New York Times: In Airstrikes, U.S. Targets Militant Cell Said to Plot an Attack Against the West
Peter Baker reports on U.S. airstrikes against ISIL and Khorasan.
American forces took advantage of the airstrikes against the Islamic State extremist group in Syria to try to simultaneously wipe out the leadership of an unrelated cell of veterans of Al Qaeda that the White House said Tuesday was plotting an “imminent” attack against the United States or Europe.
The barrage of bombs and missiles launched into Syria early Tuesday was aimed primarily at crippling the Islamic State, the formidable Sunni organization that has seized a large piece of territory to form its own radical enclave. But the blitz also targeted a little-known network called Khorasan, in hopes of paralyzing it before it could carry out what American officials feared would be a terrorist attack in the West.
The strikes on Tuesday were aimed at the group’s leaders, including Mr. Fadhli, a Kuwaiti associate of Bin Laden’s who moved to Syria last year. Officials said they were not certain if he had been killed, but Twitter accounts associated with jihadist groups said that he and another Khorasan leader, Abu Yusef al-Turki, had died in the airstrikes.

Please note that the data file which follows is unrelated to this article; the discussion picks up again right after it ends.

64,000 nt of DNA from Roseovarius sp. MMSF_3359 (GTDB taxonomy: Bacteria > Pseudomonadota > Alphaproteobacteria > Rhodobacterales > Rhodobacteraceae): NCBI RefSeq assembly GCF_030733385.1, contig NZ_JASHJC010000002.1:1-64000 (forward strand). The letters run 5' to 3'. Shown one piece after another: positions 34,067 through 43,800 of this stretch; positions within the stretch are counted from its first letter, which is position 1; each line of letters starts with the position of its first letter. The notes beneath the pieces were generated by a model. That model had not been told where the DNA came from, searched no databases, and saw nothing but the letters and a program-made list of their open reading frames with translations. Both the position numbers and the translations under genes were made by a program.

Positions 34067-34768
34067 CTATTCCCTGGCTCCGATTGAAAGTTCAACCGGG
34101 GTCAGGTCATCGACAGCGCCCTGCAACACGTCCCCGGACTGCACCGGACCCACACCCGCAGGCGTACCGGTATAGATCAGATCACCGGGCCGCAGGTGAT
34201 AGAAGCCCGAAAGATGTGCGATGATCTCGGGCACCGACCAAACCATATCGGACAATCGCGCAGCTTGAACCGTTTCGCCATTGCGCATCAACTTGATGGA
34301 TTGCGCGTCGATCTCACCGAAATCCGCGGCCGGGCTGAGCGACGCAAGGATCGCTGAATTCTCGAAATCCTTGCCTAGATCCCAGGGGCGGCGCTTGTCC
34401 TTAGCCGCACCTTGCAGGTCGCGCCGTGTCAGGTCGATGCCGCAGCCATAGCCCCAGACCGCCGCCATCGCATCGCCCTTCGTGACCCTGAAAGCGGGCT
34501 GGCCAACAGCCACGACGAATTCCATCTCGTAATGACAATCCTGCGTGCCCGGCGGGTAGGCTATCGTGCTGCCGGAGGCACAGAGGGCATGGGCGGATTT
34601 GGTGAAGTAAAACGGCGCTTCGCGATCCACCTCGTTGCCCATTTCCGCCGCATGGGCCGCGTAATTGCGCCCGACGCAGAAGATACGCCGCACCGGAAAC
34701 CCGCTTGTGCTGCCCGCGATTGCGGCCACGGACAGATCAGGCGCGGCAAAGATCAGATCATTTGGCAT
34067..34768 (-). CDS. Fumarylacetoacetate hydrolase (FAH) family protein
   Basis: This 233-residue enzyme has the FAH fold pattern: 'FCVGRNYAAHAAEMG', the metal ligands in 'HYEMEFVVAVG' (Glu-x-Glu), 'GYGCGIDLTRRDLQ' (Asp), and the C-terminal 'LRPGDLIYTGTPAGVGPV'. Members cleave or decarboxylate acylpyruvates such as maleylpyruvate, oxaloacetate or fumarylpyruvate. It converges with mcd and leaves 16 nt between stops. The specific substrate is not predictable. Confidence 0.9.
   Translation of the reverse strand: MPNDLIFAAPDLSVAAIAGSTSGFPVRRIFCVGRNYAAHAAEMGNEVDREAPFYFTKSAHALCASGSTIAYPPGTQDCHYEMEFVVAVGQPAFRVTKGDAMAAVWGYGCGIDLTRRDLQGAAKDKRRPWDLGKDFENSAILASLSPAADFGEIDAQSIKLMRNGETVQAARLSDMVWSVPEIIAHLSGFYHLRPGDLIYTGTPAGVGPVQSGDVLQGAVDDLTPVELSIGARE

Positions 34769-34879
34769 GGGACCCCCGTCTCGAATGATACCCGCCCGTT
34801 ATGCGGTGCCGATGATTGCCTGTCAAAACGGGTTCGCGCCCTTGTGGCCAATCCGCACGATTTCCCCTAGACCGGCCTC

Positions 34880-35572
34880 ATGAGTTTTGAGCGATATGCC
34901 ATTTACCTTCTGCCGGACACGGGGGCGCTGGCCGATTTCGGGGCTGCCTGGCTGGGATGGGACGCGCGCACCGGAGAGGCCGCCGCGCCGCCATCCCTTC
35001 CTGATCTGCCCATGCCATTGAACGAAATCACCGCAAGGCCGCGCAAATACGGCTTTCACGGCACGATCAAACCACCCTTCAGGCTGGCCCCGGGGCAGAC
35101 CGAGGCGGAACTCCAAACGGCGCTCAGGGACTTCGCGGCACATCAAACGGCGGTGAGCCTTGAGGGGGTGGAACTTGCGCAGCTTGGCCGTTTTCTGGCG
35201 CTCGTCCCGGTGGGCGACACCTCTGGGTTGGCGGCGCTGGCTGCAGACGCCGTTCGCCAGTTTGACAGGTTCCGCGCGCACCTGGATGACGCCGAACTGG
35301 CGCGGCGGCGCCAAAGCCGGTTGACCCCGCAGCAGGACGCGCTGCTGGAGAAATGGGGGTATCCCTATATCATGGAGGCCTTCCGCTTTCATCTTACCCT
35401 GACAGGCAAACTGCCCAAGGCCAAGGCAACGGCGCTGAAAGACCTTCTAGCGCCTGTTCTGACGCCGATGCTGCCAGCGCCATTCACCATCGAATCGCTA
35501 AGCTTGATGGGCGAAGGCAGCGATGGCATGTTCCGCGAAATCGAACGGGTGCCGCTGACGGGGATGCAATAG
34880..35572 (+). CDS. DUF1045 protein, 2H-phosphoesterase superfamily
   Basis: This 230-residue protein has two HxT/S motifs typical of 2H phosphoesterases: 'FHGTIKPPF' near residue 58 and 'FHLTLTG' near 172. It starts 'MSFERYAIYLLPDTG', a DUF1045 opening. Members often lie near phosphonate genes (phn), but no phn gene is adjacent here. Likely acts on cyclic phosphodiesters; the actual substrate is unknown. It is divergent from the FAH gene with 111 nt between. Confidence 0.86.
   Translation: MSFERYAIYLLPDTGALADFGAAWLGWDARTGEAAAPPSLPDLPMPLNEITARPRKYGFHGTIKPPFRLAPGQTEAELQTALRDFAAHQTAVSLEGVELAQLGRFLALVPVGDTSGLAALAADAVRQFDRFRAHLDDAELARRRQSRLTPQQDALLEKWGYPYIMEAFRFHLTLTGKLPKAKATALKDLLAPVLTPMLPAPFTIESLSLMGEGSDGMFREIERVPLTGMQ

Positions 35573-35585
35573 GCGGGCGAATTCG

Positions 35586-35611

One Twitter user said that by killing Mr. Fadhli, the United States had “presented him a great wish and a most honorable gift” of martyrdom, according to the SITE Intelligence Group, which monitors militant groups’ social media postings.
Lawmakers and terrorism experts said that even if Mr. Fadhli had been killed, it would not necessarily derail the group’s ambitions. “Fadhli is certainly one of the most capable of the Al Qaeda core members,” said Representative Adam B. Schiff, a California Democrat on the House Intelligence Committee. “His loss would be significant, but as we’ve seen before, any decapitation is only a short-term gain. The hydra will grow another head.”
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By: Peter Baker
Source: New York Times
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